Could you be a Childline counsellor? The charity is looking for Leeds volunteers
Childline is looking for more volunteers in Leeds as it is currently only able to help two in every three children that get in touch.
The contact centre, which is run by the NSPCC, provides more than 8,000 counselling sessions on subjects including friendship issues, gender and sexuality, suicide and abuse.
Due to demand and a shortage of resources, the team in Leeds cannot reply to every child that gets in touch, the charity said.
The Leeds Childline base in St John’s Offices on Albion Street is one of two centres solely dedicated to online counselling sessions for children.
This means that specially trained counsellors in Leeds only offer confidential advice either via email or live chat messages.
Since switching to online only counselling in 2011, the Leeds base has been contacted 52,134 times by young people.
More fundraising by ordinary people would also help the centre, as each contact costs the centre £4 to respond to a child in need of support. Any money raised in Leeds can go directly to local services rather than going to the national charity.
Darren Worth, senior Childline supervisor, said volunteers are a diverse group of people from all walks of life.
“It's a real broad mixture from students through to retired people.
“Our volunteers right across the country in the 12 bases that come in they give their time without the need for thanks or recognition.”
Originally set up as a phone-line, three-quarters of the contacts that come in to Childline are now online.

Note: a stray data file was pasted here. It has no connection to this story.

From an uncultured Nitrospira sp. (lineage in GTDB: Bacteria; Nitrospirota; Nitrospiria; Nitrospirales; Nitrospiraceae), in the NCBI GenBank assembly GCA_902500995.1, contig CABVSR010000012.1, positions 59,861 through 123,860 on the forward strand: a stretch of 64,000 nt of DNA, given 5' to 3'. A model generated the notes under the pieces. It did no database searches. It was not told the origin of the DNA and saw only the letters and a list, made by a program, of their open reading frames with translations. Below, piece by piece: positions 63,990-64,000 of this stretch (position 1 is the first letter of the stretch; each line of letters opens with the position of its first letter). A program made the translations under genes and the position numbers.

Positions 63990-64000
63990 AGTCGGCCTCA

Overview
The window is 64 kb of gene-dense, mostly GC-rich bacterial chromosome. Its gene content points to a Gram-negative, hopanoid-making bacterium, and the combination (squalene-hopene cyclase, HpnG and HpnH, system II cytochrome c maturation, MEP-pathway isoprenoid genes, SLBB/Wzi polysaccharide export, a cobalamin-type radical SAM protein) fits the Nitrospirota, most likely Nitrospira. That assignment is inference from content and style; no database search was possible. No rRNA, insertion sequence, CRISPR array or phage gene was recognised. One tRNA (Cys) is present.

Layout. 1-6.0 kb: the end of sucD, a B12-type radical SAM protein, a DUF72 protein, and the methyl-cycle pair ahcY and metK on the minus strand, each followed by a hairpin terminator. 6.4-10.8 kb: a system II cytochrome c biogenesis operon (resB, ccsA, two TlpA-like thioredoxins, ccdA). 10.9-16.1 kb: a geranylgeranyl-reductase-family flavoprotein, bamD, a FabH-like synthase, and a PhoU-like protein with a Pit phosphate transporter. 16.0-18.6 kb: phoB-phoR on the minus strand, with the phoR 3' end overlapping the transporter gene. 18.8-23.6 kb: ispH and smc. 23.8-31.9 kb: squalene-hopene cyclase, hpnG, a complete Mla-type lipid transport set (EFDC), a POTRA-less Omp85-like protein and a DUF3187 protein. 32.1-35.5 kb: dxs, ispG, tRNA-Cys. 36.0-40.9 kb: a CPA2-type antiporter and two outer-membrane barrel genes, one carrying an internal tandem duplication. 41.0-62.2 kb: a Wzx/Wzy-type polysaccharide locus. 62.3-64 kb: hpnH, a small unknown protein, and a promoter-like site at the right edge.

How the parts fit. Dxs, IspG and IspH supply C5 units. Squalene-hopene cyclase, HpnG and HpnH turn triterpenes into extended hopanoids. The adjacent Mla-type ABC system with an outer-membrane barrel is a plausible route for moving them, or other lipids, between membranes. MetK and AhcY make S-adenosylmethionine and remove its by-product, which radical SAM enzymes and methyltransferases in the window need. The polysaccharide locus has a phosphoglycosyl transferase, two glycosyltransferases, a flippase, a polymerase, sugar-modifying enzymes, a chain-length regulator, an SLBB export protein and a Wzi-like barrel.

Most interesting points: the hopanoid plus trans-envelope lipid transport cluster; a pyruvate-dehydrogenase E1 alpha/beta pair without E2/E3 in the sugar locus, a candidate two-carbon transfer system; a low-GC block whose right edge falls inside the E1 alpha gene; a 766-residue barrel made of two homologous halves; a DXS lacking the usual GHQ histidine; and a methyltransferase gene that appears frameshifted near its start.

“It's an absolutely crucial role that the Leeds volunteers perform.
“We hear from some incredibly vulnerable young people talking about their mental and emotional health, talking about family relationships, talking about suicidal thoughts and feelings talking about self harm.
“We hear from the young people who need support the most, and who are often least able to access it from elsewhere, and particularly with some of the pressures on services.”
The charity’s training package is 14 weeks, which includes 12 modules on different subjects like counselling skills and self-care.
Mr Worth said the number one requirement for volunteers was commitment.
“It's absolutely crucial that if somebody is thinking of volunteering that they can do their thinking in advance about whether they are able to offer the time, because we really need to deliver the service that we say we're going to.”
The charity asks every volunteer to commit to one four-hour shift a week.
In exchange for their time, the volunteers benefit from learning skills which can be taken into their real life - in fact, many of the charity’s paid staff in Leeds began as volunteers.
Counsellor Sally Essler began volunteering 16 years ago after an illness meant she was unable to work.
In the time since she started volunteering, Ms Essler said the calls have changed and there are now more worries about mental health and online bullying.
“There isn’t a shift that goes by where I don’t feel like I’ve helped someone. Sometimes it’s just that the child feels heard for the very first time. You don’t ever stop learning.
“They often say they couldn’t have said it out loud.
Ms Essler said, while some of the conversations can be harrowing, there is an enormous amount of support for volunteers.
She said: “The support we get here is amazing. At the end of every shift we sit down together and talk about what we want to take with us and what we want to leave behind.”
The Childline base in Leeds will mark its 23rd anniversary this year and since October 1997 volunteers and staff in Leeds have provided 224,415 counselling sessions to children and young people in need from across the UK.